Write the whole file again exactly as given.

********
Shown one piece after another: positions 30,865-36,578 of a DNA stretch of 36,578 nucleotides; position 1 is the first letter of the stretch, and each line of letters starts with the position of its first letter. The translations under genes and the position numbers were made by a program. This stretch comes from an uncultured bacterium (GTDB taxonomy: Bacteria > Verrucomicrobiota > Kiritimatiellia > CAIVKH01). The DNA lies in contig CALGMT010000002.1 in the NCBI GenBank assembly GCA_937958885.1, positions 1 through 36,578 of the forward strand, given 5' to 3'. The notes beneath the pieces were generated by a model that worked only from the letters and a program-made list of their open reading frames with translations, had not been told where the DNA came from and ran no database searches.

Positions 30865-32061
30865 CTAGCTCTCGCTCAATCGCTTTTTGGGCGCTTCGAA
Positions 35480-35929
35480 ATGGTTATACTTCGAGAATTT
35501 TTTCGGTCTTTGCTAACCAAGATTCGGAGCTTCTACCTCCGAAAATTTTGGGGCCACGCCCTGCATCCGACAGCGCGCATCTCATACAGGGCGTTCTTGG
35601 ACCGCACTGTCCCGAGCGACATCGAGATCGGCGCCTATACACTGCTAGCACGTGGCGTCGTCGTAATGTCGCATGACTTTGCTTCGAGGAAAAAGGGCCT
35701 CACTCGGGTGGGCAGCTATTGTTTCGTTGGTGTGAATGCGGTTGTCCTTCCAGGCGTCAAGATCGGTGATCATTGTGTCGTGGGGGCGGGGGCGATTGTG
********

Shown one piece after another: positions 30,865-36,578 of a DNA stretch of 36,578 nucleotides; position 1 is the first letter of the stretch, and each line of letters starts with the position of its first letter. The translations under genes and the position numbers were made by a program. This stretch comes from an uncultured bacterium (GTDB taxonomy: Bacteria > Verrucomicrobiota > Kiritimatiellia > CAIVKH01). The DNA lies in contig CALGMT010000002.1 in the NCBI GenBank assembly GCA_937958885.1, positions 1 through 36,578 of the forward strand, given 5' to 3'. The notes beneath the pieces were generated by a model that worked only from the letters and a program-made list of their open reading frames with translations, had not been told where the DNA came from and ran no database searches.

Positions 30865-32061
30865 CTAGCTCTCGCTCAATCGCTTTTTGGGCGCTTCGAA
Positions 35480-35929
35480 ATGGTTATACTTCGAGAATTT
35501 TTTCGGTCTTTGCTAACCAAGATTCGGAGCTTCTACCTCCGAAAATTTTGGGGCCACGCCCTGCATCCGACAGCGCGCATCTCATACAGGGCGTTCTTGG
35601 ACCGCACTGTCCCGAGCGACATCGAGATCGGCGCCTATACACTGCTAGCACGTGGCGTCGTCGTAATGTCGCATGACTTTGCTTCGAGGAAAAAGGGCCT
35701 CACTCGGGTGGGCAGCTATTGTTTCGTTGGTGTGAATGCGGTTGTCCTTCCAGGCGTCAAGATCGGTGATCATTGTGTCGTGGGGGCGGGGGCGATTGTG